-by Barbara Harless
• Texas population: 26 million
• Registered Voters in Texas: 13,445,285
• Nov 5, 2013; 9 Proposed Amendments to the Texas Constitution – 8.5% of registered voters showed up to vote (1,144,844)
• Less than 1 million voters in Texas amended the Texas Constitution.
Good News / Bad News
Good News: 3% more voters showed up in 2013 to vote on Amendments to the Texas Constitution than did in 2011 (almost double the 2011 showing)
Bad News: Less than 1 million voters amended our Texas Constitution this week
More Bad News: In November of next year (2014) there will be another proposed amendment on the Texas ballot. This one Continue reading
This article is offering a taxpayer’s view of the intended and unintended consequences of the efforts of our noble Austin legislators.
First, one must read the proposed legislation because the brief explanatory statement of the nature of each proposed amendment listed on the ballot is not even close to addressing what is in the amendment. If a proposed amendment has enabling legislation (many do), the details of the amendment with taxing authority, penalties for violations, and other changes/additions to other state statutes may be found there. In short, you have to read the amendment/enabling bill to find out what’s in it and often times we have to pass the amendment/bill to find out what’s in it. On some of the proposed amendments, the enabling legislation is silent (deficient) in certain areas. Where there is silence in the enabling legislation, once the amendment is passed then it may be up to the courts to decide the intent of the author(s) of the amendment and enabling legislation. This is unfortunate but true.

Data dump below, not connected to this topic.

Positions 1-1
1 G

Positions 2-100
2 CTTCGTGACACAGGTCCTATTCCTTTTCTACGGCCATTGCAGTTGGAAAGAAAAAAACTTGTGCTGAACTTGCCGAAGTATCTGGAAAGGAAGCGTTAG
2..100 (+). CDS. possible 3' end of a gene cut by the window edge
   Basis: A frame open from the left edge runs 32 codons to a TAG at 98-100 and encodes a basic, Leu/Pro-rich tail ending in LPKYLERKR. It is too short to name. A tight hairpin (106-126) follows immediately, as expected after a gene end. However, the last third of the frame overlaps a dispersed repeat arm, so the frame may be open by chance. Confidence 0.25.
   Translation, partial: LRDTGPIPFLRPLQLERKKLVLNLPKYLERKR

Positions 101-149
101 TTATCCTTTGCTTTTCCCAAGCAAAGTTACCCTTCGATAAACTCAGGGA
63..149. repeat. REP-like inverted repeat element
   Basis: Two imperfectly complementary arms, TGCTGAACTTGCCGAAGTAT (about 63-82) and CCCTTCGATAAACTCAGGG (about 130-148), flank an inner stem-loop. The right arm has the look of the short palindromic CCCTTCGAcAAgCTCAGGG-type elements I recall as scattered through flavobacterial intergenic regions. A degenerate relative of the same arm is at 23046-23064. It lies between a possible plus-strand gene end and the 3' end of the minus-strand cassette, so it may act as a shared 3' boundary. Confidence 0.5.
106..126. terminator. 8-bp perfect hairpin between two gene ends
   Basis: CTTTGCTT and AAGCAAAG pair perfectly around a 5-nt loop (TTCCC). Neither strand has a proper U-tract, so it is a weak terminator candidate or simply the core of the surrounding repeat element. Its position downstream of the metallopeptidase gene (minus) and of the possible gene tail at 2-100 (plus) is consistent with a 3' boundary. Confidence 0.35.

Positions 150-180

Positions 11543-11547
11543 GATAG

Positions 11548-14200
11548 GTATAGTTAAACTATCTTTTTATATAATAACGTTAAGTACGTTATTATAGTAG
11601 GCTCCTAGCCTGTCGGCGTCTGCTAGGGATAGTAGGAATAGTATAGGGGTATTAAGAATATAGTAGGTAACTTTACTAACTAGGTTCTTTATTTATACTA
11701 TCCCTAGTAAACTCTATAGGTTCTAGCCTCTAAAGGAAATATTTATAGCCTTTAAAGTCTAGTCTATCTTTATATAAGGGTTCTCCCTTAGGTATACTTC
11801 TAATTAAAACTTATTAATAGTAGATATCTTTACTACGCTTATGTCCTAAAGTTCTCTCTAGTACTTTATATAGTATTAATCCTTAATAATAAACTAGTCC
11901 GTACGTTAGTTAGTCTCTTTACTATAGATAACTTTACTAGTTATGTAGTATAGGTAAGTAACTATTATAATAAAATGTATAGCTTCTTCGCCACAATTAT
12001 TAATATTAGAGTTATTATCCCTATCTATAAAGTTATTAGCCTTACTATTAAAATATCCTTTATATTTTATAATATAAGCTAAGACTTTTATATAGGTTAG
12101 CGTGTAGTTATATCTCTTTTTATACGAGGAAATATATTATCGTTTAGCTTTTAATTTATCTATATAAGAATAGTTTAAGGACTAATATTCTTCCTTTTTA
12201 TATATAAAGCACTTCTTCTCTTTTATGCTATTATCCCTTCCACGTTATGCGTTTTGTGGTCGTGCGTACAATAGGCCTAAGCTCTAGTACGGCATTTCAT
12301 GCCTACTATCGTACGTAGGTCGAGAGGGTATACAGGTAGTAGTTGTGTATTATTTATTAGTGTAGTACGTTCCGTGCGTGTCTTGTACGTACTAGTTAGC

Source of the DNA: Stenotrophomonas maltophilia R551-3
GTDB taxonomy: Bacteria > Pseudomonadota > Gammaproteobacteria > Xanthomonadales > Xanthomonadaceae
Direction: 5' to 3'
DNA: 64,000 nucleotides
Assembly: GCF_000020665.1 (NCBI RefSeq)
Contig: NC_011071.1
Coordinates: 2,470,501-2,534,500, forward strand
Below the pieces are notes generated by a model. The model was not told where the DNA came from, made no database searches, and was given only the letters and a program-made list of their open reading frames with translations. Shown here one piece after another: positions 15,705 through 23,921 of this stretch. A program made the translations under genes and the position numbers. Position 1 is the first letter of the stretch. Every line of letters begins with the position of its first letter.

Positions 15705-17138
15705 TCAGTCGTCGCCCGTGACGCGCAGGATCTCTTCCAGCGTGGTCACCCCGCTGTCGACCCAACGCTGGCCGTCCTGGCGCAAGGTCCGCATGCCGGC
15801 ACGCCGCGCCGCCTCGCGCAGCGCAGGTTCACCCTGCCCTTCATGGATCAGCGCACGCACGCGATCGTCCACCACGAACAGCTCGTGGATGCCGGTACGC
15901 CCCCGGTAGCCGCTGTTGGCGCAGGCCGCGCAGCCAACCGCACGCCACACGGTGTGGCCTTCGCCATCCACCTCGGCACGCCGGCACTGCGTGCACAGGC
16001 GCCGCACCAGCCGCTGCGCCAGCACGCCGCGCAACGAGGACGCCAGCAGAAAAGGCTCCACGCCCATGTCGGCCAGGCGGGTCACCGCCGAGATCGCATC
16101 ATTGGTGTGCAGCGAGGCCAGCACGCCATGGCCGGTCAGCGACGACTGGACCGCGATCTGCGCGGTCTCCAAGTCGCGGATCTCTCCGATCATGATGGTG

Second, one should understand the Purpose and Consequences of laws.
Third, one should put each proposed amendment to the 3 question test of “constitutionality”.
Fourth, if one finds Continue reading